“So how was your day?” my husband asks. Our eleven-month-old is sleeping at last and, in the quiet, we unfold our day over the dinner table filled with plates of roasted potatoes and rice.
Well let me tell you, I think to myself, recalling the serpentine to-do list that’s been strangling me all day. I sigh suggestively, settle into my mask of martyrdom, and recite each flurried step of my day. My multitudinous accomplishments, as follows: tackling the small city of dishes that sprang up over the weekend, scrubbing the floor (because, “scrubbing” sounds more Cinderella-like than “wiping”), loading the washing machine with a baby strapped to my body, running (literally) to the bank, waiting on hold with the airline for an hour and a half (emphasis on the time) to confirm details about an upcoming trip. The list goes on.
When I finish my performance (curtain closed), my husband kindly suggests that I rest this evening. But I bat away his compassionate commonsense. There’s still so much left to do. The truth is there’s always so much to do. At the end of each day I have a bad habit of listing all the tasks I have completed. Not to say that listing all my completed tasks is bad. The bad part, however, is that the list becomes my litmus test for self-worth. The more work I complete, the more valuable I am. In the courtroom of my mind, I (as defendant) offer my litany of all the reasons I’ve earned an evening of rest after a day of hard work. But most often, I (as judge) condemn myself for not having done enough.
There are always errands I didn’t get to. Always people I forgot to text. Always new needs jutting up like weeds. Constantly. Continually.
My to-do list will never end. Ever. But recently, God’s been showing me a liberating truth. He’s been showing me that my work is not only not enough most days. It’s never enough — and it’s never going to be.
No matter how many tasks I accomplish during the day, I will never be able to earn God’s kindness, God’s invitation to enjoy His presence while simply sitting on the couch with a cup of chamomile tea. No matter the many hours I volunteer or the many meals I make for hurting church members. No matter the many words of encouragement I give or the many dollars I donate — it will never be enough.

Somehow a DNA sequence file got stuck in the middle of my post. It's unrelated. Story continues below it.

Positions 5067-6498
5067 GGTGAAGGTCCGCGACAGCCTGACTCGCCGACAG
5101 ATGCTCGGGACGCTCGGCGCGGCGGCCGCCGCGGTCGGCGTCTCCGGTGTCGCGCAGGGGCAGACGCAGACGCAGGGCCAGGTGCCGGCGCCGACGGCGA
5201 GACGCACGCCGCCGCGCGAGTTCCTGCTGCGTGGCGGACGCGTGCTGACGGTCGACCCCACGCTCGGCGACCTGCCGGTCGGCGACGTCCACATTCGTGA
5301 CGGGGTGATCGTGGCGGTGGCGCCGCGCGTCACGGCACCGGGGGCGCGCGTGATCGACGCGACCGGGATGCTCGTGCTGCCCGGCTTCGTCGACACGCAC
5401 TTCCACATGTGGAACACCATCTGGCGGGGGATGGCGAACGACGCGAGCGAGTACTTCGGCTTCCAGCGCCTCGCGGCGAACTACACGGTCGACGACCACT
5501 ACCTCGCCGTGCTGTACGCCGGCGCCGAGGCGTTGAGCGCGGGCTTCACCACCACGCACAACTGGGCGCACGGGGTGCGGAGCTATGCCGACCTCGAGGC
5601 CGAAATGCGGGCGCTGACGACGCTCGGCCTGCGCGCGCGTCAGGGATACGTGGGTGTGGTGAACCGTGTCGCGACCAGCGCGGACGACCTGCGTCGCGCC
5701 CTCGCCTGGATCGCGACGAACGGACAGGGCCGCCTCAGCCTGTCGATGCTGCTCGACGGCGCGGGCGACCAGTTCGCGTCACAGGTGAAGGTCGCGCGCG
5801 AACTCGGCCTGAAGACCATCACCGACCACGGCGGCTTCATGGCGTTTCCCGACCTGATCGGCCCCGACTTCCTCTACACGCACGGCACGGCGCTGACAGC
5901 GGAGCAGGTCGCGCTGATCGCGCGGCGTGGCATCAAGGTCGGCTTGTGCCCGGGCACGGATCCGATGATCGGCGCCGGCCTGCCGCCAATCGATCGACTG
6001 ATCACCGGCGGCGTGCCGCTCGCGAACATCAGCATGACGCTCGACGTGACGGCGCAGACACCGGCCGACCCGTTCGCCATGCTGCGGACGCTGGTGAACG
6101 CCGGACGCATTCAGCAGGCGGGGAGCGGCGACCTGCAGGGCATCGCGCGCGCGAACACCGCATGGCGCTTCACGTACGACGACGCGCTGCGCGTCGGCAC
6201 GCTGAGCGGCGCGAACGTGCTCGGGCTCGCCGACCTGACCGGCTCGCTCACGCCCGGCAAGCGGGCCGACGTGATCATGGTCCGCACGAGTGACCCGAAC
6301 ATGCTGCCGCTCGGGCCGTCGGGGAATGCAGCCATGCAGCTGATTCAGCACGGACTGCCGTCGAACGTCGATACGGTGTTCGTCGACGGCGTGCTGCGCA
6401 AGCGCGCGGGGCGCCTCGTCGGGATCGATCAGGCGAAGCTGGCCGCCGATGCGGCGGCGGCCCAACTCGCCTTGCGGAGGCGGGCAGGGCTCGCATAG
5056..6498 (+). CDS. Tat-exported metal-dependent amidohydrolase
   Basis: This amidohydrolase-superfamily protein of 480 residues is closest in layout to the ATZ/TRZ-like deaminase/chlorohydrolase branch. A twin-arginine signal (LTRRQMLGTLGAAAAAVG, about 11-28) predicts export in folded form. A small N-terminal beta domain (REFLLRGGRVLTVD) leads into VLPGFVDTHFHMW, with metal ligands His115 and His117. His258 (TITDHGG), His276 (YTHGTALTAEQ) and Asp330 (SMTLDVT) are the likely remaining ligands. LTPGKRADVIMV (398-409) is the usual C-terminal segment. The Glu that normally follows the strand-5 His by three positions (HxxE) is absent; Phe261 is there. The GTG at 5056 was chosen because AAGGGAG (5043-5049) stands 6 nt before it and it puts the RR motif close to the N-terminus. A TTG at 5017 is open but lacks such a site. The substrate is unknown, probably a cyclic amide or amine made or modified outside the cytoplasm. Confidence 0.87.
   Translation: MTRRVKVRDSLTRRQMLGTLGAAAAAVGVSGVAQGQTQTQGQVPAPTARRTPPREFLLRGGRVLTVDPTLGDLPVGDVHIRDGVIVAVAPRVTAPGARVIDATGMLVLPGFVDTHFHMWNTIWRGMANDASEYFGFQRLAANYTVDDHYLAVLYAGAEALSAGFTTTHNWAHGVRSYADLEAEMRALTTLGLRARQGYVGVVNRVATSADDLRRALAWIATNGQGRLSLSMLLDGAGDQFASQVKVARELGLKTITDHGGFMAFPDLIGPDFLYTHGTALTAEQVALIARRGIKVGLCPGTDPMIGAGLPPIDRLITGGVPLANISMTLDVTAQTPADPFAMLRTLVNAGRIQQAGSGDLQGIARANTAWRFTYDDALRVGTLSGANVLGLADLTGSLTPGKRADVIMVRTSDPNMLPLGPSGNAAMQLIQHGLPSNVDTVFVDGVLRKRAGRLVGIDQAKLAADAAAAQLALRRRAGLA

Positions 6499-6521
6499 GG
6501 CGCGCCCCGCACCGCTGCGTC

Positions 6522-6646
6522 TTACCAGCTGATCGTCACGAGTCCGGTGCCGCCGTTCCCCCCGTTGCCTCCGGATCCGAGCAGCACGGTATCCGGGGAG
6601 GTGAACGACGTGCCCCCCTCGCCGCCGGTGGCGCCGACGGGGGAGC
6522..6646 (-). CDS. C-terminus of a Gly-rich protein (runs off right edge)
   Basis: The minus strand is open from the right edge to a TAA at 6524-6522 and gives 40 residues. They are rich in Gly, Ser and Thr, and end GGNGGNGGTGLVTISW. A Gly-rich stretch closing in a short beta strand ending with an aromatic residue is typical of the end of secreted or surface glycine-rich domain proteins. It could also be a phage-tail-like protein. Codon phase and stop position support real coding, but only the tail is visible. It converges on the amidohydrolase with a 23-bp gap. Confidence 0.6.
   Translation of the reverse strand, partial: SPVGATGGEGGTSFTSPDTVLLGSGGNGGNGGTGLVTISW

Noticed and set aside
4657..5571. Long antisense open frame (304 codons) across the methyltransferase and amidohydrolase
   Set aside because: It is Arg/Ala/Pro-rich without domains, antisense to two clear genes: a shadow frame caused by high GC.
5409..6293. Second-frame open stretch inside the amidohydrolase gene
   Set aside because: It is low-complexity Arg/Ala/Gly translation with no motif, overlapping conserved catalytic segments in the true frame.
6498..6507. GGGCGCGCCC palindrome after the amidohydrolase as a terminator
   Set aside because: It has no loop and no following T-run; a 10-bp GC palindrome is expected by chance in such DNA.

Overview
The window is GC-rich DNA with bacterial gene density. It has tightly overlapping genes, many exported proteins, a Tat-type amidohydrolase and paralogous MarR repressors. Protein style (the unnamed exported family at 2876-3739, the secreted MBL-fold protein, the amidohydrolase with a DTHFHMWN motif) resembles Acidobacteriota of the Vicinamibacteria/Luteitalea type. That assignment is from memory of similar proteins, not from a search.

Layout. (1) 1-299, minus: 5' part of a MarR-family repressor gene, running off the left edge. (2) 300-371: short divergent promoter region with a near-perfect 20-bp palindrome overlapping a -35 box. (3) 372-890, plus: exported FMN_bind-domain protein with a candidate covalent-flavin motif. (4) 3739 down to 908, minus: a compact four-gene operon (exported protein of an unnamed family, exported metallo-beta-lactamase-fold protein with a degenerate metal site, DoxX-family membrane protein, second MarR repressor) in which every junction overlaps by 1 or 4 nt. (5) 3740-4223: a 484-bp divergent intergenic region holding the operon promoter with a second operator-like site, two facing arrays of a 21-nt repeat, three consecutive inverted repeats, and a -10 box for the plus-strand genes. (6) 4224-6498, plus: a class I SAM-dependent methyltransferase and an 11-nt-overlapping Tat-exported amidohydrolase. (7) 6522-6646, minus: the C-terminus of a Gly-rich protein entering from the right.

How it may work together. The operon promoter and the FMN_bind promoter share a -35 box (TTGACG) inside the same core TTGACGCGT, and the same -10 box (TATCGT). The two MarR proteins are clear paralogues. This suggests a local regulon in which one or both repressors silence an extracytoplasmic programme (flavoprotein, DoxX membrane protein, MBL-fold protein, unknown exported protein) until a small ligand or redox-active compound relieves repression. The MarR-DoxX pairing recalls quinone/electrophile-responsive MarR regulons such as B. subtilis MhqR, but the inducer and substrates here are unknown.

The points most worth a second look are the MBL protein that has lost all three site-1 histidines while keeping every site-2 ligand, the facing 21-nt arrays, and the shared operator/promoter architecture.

In offering His body on the cross and rising to breathe again, Christ already accomplished all there is to make us enough in God’s eyes and to enjoy His presence. In one act of cosmic sacrifice, Christ completed the ultimate to-do list for all time. And, if I believe in Him, there are no good deeds or completed chores I can do to make myself more desirable to Him or more worthy of His rest. Any Christ-less, goody-two-shoe attempts to make myself acceptable are garbage. Clothed in the sufficiency of Christ, I am already enough before God.
At the root of my anxiety to configure my worth at the end of each day is a hunger for acceptance. Underneath my litanies of completed tasks is a quaking desire to be loved. Rather than berate myself for all the things left undone at the end of the day, I can remind myself that, in Christ, I am infinitely loved — loved beyond my wildest fantasies or deepest desires. And in that love. . .I can rest.
That’s not to say that doing good things isn’t essential to a Christ-centered life. Again and again in Scripture, believers are called to action, to offering our time and energy for others, especially the weak, the losers, and those unlikely. The abundance of God’s love should overflow into a continual outpouring of love to our children, spouses, grandmothers, neighbors, and, yes, even and especially the woman behind the cardboard sign at the freeway exit. Even loading the dishwasher and preparing a spaghetti dinner are acts of obedience to Him.
That’s the key. Obedience. So much of what I expect from myself is not what God expects from me. So much of what I labor over are achievements to prop up my own facade of self-worth, rather than make much of the God whose breath and blood give me the grace to do anything at all.
Many of the tasks He might call me to are things that don’t fit on a to-do list. They appear unexpectedly in the day, are quickly forgotten and largely unnoticed. Snuffling into my son’s neck as he giggles joyously mediates the love of God. My son may never remember this laughter and I certainly won’t win a “Funniest Mama” award, but it is a small act of obedience. And this small act is a sign of the true labor of a Christ-follower.
My prayer is to live so in tune with the Spirit that I move in step with Him, the tasks He is calling me to. He knows the hours I have. He knows the energy I have. He knows I am most definitely not Superwoman (though I too often try to be).
But He is Superman. And that is enough.Leave a Comment